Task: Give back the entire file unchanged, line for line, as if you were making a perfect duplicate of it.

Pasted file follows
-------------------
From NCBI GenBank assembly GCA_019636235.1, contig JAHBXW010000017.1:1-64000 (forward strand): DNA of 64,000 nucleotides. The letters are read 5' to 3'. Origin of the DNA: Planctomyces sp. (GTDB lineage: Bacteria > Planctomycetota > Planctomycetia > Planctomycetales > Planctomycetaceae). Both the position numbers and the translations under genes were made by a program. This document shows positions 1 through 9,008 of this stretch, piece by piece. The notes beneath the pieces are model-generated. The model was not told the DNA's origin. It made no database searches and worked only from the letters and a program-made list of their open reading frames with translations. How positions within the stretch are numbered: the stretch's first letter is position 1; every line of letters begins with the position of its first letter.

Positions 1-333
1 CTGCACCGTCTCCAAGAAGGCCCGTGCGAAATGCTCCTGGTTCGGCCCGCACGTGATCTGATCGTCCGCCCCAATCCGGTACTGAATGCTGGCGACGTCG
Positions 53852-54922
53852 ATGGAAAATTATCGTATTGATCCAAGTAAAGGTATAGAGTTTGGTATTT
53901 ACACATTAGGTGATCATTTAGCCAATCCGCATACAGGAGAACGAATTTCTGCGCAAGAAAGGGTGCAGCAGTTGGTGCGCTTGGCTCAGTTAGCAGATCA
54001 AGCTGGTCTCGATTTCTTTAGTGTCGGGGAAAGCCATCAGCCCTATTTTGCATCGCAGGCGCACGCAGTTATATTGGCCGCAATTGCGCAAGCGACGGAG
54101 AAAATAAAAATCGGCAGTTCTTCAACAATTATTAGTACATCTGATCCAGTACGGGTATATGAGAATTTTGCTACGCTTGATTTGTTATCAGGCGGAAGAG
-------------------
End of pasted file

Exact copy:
From NCBI GenBank assembly GCA_019636235.1, contig JAHBXW010000017.1:1-64000 (forward strand): DNA of 64,000 nucleotides. The letters are read 5' to 3'. Origin of the DNA: Planctomyces sp. (GTDB lineage: Bacteria > Planctomycetota > Planctomycetia > Planctomycetales > Planctomycetaceae). Both the position numbers and the translations under genes were made by a program. This document shows positions 1 through 9,008 of this stretch, piece by piece. The notes beneath the pieces are model-generated. The model was not told the DNA's origin. It made no database searches and worked only from the letters and a program-made list of their open reading frames with translations. How positions within the stretch are numbered: the stretch's first letter is position 1; every line of letters begins with the position of its first letter.

Positions 1-333
1 CTGCACCGTCTCCAAGAAGGCCCGTGCGAAATGCTCCTGGTTCGGCCCGCACGTGATCTGATCGTCCGCCCCAATCCGGTACTGAATGCTGGCGACGTCG
Positions 53852-54922
53852 ATGGAAAATTATCGTATTGATCCAAGTAAAGGTATAGAGTTTGGTATTT
53901 ACACATTAGGTGATCATTTAGCCAATCCGCATACAGGAGAACGAATTTCTGCGCAAGAAAGGGTGCAGCAGTTGGTGCGCTTGGCTCAGTTAGCAGATCA
54001 AGCTGGTCTCGATTTCTTTAGTGTCGGGGAAAGCCATCAGCCCTATTTTGCATCGCAGGCGCACGCAGTTATATTGGCCGCAATTGCGCAAGCGACGGAG
54101 AAAATAAAAATCGGCAGTTCTTCAACAATTATTAGTACATCTGATCCAGTACGGGTATATGAGAATTTTGCTACGCTTGATTTGTTATCAGGCGGAAGAG